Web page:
Hartnett points out in a recent report that the dramatic rise in bitcoin during the past two years — a surge of roughly 1,000% since the beginning of 2019 — is far greater than the gains for other assets that have enjoyed massive runups in the past few decades.
That includes a surge in gold prices of more than 400% in the late 1970s, as well as other notable investing manias: Japanese stocks in the late 1980s, Thailand’s stock market in the mid-1990s, dot-coms in the late 1990s and housing prices in the mid-2000s. Those sectors all enjoyed triple-digit percentage gains before crashing down to earth.
More recently, Chinese stocks, biotechs and the FAANGs of Big Tech have also posted gigantic gains.
Hartnett didn’t predict bitcoin prices will plunge per se. Instead, he cited the froth in cryptocurrency prices as yet another example of “increasingly speculative” investing behavior. He also warned of the increased interest in IPOs and SPACs for big unicorn startups.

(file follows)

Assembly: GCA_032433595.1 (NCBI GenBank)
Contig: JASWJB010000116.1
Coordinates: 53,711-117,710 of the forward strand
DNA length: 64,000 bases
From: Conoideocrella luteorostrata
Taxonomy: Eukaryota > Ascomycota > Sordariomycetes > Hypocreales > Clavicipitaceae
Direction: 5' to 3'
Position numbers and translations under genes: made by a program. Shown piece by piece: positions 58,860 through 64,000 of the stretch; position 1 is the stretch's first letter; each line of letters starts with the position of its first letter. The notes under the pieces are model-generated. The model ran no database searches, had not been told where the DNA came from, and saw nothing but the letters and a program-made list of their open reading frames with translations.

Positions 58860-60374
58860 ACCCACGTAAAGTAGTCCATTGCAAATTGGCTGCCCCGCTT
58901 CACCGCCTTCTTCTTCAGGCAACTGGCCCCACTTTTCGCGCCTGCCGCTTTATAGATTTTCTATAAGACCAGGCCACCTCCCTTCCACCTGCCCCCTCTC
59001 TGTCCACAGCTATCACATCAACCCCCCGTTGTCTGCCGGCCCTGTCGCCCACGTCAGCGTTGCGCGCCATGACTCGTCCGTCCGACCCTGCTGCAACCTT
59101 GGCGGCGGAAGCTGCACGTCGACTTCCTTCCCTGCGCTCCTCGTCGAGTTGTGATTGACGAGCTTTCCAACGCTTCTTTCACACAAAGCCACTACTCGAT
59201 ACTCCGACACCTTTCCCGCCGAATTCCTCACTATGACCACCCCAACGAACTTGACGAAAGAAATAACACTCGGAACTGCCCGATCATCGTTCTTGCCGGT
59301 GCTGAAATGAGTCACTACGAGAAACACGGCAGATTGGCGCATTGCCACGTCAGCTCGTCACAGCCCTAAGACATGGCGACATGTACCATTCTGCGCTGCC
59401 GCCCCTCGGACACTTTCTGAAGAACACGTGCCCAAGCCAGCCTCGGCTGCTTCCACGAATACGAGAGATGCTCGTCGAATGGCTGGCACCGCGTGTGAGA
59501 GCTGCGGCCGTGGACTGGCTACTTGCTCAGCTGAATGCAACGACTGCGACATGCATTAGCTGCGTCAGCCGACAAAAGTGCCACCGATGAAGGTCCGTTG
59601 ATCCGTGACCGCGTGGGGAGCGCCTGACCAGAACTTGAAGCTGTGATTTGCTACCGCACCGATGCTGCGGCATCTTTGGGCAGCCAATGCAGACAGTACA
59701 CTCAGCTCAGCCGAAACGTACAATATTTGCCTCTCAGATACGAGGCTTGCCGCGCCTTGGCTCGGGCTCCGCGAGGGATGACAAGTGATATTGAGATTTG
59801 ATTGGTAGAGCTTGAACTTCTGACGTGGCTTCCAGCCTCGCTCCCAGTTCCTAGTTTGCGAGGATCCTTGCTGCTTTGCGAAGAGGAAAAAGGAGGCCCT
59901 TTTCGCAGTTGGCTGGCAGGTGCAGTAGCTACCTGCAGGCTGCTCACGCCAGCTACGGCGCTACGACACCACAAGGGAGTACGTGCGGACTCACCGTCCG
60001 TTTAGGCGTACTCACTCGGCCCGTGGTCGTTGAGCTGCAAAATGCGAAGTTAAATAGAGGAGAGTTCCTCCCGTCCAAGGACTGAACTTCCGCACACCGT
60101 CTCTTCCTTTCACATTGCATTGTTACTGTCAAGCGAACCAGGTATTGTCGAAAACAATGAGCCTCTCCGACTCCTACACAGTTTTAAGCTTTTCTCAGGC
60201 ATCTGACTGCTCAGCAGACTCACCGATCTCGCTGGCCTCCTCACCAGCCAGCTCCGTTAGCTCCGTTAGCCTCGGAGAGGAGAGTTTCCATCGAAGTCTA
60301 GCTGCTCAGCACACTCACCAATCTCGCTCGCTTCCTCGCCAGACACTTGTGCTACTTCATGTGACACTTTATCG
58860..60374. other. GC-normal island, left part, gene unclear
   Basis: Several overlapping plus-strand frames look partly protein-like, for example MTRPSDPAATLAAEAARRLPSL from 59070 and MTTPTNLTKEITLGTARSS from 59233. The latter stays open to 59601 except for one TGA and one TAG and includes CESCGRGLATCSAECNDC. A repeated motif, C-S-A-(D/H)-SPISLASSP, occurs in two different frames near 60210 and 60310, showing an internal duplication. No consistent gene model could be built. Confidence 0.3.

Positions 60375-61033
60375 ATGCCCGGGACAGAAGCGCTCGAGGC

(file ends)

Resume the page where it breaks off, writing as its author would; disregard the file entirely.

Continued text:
Hartnett’s not the only one sounding bitcoin alarm bells. Given that the US dollar has stabilized somewhat recently, some warn that one of the bulls’ big cases for owning bitcoin — as a hedge against currency declines — no longer exists.
“The bitcoin chasers here are not protecting themselves versus a dollar meltdown, they are simply paying twice as much for an ‘asset’ than they were at Thanksgiving,” Mike O’Rourke, chief market strategist with JonesTrading, said in a report Thursday.
Investors shrugged off the BofA warning Friday. Bitcoin prices rose another 5% to surpass $41,000. They have surged 25% in just the past five days.
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